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RIP Windows 3.1

When I read the news that Microsoft was officially ending the licensing of Windows 3.x earlier this month, my first surprised thought was: Microsoft still licenses Windows 3.x?

Windows 3.x, of course, was the last 16-bit operating environment designed to run atop the DOS operating system. Windows 3.0 was introduced in 1990 and it quickly captured broad market share for the struggling brand. Several updates, including Windows 3.1, Windows 3.11 and Windows for Workgroups, would follow over the next four years. By 1995, that run was over, as the vastly successful Windows 95 operating system introduced 32-bit computing to the consumer desktop.

But Windows 3.x wasn't dead. Far from it, the little operating environment that could continued to churn away in businesses and homes for years. Microsoft provided support for Windows 3.x through 2001, at which point the writing was on the wall for most client deployments -- it was high time to high-tail it over to Windows XP and its far more stable and capable, NT-derived, pure-32-bit code base.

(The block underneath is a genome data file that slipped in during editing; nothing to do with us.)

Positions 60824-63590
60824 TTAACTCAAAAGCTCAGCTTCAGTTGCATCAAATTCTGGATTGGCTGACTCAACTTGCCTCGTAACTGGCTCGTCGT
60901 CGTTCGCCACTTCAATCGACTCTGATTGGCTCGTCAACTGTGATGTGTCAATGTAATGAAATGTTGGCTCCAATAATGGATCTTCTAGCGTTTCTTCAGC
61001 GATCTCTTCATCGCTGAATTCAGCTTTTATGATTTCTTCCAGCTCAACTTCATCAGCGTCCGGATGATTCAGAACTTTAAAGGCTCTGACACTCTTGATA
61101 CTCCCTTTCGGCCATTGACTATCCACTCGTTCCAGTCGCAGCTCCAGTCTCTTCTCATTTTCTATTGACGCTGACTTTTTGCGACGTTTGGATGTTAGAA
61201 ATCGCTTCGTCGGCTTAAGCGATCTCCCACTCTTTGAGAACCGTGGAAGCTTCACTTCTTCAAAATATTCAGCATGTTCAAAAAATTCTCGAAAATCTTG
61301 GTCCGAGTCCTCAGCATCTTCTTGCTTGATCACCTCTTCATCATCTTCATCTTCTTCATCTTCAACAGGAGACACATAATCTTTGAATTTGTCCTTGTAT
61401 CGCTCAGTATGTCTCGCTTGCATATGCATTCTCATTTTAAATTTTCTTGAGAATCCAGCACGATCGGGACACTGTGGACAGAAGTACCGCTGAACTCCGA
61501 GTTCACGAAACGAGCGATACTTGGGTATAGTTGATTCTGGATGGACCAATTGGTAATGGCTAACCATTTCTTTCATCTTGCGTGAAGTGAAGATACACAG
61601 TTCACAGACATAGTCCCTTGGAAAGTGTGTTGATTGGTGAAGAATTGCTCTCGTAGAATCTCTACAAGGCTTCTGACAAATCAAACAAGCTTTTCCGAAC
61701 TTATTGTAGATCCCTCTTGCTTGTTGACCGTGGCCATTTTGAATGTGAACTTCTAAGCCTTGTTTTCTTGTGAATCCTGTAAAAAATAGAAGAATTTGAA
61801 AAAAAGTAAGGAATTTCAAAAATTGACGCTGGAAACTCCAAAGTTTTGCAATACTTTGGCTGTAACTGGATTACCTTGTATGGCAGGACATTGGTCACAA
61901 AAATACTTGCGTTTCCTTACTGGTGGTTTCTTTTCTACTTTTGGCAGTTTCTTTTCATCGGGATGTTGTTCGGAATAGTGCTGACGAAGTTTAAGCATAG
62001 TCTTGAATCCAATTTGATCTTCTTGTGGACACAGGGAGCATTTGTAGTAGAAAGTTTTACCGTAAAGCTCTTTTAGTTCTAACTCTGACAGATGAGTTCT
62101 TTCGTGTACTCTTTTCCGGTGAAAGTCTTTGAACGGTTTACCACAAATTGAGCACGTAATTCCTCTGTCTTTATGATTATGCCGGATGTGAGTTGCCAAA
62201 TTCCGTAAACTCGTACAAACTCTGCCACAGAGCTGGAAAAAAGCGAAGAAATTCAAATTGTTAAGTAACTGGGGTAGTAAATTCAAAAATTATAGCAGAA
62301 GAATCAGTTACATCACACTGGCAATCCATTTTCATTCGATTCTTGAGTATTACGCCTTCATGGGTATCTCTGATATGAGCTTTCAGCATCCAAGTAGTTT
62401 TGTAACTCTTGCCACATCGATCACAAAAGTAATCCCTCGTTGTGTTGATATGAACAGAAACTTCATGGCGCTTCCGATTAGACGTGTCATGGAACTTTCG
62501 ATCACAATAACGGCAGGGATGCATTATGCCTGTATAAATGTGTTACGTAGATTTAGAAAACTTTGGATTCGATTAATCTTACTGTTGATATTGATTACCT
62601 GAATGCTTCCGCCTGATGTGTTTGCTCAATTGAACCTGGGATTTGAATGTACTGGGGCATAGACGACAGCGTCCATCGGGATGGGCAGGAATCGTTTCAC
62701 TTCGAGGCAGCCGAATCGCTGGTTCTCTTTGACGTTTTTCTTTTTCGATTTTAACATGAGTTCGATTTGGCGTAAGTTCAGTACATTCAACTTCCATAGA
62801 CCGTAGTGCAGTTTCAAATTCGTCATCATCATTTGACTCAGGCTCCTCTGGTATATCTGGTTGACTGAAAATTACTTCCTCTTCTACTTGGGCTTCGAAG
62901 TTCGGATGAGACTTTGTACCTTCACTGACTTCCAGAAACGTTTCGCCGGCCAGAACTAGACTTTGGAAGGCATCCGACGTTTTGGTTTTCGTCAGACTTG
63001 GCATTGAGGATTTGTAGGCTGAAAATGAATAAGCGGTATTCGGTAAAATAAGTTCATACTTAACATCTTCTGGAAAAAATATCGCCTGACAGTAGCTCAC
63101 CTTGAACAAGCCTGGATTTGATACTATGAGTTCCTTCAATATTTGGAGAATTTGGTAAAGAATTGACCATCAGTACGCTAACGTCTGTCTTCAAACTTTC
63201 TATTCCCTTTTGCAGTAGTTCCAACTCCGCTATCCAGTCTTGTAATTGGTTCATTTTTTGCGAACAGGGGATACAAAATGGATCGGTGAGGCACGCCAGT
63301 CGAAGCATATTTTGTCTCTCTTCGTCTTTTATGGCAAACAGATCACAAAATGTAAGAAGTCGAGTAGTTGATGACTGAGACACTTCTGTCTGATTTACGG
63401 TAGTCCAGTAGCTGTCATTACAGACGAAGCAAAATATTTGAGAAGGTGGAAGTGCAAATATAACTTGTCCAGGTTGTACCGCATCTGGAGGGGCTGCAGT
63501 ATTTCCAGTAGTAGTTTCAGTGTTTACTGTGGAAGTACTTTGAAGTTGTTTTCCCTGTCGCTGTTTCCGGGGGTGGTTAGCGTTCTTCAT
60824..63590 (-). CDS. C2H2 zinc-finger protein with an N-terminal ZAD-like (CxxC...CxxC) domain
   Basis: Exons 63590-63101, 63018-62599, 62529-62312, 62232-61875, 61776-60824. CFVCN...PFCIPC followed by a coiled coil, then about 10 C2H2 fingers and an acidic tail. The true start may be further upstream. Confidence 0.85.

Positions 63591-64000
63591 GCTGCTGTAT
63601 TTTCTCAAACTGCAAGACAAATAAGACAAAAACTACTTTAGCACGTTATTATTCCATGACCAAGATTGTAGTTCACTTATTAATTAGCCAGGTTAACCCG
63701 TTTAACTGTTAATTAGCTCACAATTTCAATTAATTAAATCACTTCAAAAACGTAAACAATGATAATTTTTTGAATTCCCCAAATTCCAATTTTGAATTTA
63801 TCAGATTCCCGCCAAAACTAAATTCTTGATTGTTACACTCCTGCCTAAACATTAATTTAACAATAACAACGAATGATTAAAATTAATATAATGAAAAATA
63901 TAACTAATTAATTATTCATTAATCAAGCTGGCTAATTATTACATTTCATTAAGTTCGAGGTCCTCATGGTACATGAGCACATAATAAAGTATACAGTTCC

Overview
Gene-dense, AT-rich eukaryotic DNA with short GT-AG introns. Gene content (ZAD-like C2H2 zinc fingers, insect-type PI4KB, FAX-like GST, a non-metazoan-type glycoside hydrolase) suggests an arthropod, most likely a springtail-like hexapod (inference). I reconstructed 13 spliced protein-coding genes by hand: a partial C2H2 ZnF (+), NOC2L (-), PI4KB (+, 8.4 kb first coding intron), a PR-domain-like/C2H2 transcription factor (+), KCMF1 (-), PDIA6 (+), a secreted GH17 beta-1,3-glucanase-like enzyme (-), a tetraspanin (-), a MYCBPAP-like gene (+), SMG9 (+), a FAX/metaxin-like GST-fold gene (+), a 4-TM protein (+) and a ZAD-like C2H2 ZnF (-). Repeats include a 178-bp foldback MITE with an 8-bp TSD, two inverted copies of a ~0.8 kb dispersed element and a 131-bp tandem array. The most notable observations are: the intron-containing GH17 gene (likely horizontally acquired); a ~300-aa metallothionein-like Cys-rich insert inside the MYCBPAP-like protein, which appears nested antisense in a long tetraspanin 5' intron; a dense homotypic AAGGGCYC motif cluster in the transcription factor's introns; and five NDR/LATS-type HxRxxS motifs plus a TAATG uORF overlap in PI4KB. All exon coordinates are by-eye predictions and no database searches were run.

And still, like William Shatner's improbable career, Windows 3.x continued to live on. As BBC News' Mark Ward reported, cash registers, ticketing systems, in-flight entertainment systems and sundry other embedded applications made use of the remarkable software that helped launch a juggernaut.

Today, Windows 3.x is a dim memory. And yet, it remains an archetype in the Microsoft pantheon. Its look and feel drove user interface design at Microsoft for years, and still lingers on millions of XP-based PCs. And the product's delayed-action success -- breaking through only on the third version -- established a well-earned industry meme that major Microsoft products take two, three or four versions before they can be considered mature and successful.

Heck, MSN is still trying to break through.

The passing of Windows 3.x honestly doesn't mean much. But it does beg the question: What were you doing in development when Windows 3.x was gracing everyone's desktop? E-mail me at [email protected] and tell your tales of writing software for Win3x.

Posted by Michael Desmond on 11/06/2008

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